Artificial languages are only really easy for those who already know quite a bit of them, by virtue of having much the same vocabulary and grammar in their own language. It is easy for speakers of western European languages to learn artificial variants such as Interlingua, Mundolingue, or the less attractive Esperanto.

But these people really just have the political problem of deciding which one or two or three of English, French, Spanish... shall be official international languages. For the aspiring middle class of China or Indonesia, having to learn a completely regular Spanish/French hybrid is only fractionally easier than learning a real language that millions already speak.

English is indeed the Latin of today; French held this position 200 years ago; and English is becoming more universal as time goes by.

Real English, the numberless varieties learnt in the cradle and the playground, can't be unified, can't be regularized, can't be changed or slowed by an Academy. It will be whatever it is. There will be some smoothing of differences thanks to Hollywood, but the differences accumulate faster than that.

All is not lost, however. A page of a serious book often won't tell you whether it was written and printed in Seattle, Manchester, Montreal, or Adelaide, unless it happens to contain one of the telltale minor spelling differences. There is still a common written English bereft of accent and idiom: this is sometimes called Standard English. Slang from the Simpsons reaches us all in waves of fashion at much the same time; we can write on the Web in a living English at some remove from our local dialects.

But it is real, living English: we can't artificially simplify it or make it easier for Saudis and Argentinians and Ukrainians to come to. They still have to cope with the vagaries of English.

There aren't many (natural) languages I'd say were significantly easier than natural English: probably Spanish, Persian, and Indonesian. Most languages have quite a few complications of their own, even the three I just mentioned as easier.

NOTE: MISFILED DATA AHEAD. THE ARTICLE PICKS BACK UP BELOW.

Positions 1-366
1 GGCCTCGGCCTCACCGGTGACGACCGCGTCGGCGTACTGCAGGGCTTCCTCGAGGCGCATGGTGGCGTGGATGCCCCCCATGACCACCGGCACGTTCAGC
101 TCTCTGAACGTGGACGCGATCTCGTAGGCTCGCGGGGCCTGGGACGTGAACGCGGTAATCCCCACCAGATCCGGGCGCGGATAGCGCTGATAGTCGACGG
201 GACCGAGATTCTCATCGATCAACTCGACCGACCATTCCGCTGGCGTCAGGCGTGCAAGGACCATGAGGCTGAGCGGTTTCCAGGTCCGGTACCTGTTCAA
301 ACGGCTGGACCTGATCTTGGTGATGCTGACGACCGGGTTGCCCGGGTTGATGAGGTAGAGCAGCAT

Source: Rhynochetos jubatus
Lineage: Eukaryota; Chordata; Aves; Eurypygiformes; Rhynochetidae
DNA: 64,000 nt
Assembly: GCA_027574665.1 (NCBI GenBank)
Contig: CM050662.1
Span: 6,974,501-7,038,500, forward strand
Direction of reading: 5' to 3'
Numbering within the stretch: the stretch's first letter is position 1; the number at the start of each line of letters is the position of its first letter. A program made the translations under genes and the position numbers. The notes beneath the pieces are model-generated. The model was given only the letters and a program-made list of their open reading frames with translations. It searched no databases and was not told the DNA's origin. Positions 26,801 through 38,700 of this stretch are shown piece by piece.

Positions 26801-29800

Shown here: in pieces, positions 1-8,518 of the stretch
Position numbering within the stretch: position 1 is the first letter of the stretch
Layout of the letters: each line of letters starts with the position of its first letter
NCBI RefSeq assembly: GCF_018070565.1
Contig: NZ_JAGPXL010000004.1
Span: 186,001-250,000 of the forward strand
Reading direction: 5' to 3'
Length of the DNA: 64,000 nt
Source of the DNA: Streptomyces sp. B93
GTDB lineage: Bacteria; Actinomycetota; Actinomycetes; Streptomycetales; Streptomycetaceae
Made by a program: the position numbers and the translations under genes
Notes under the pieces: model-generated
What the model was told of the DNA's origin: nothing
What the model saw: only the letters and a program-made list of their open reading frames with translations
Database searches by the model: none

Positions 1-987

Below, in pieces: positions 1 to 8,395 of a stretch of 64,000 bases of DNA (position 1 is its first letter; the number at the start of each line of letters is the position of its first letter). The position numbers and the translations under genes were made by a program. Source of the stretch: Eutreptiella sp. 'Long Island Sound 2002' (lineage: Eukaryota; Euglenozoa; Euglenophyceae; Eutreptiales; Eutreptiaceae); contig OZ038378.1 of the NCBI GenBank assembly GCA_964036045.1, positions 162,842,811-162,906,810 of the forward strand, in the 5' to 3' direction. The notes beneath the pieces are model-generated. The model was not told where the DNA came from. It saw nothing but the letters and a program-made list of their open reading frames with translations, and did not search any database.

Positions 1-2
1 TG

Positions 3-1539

Of the vagaries of English, the spelling is one nightmare. We could, almost, just about, agree to do a little bit of spelling reform: write sheeld, feeld, helth, ded, bredbox, nabor, thru, laff, ruffly, without making them unrecognizable, and leave a whole lot more equally bad ones alone. That would be a start.

The grammar's not too bad, in the main. The single worst feature of the grammar is the tag question. Other languages do this so simply: "She couldn't have been caught, nicht wahr? non è vero? n'est-ce pas?"

In English you take the first auxiliary (could in the above list, not have or been), switch it to its negative, or to positive if it's already negative, contract it (will not --> won't: this contraction is obligatory, unlike in the main sentence), introduce the word do if there wasn't an auxiliary, give your verb the same tense as in the main clause, find the subject pronoun, or use the pronoun corresponding to the subject noun, invert verb and pronoun to make a question, and Bob's your uncle, innit?

To explain my last: see innit. This constant use as n'est-ce pas is beginning to spread in colloquial London English; originally associated with Indians, but now in wider use, though still not common. mirv tells me in Canadian, eh can be used with the same effect, though Cletus the Foetus points out it's only equivalent in some narrow circumstances.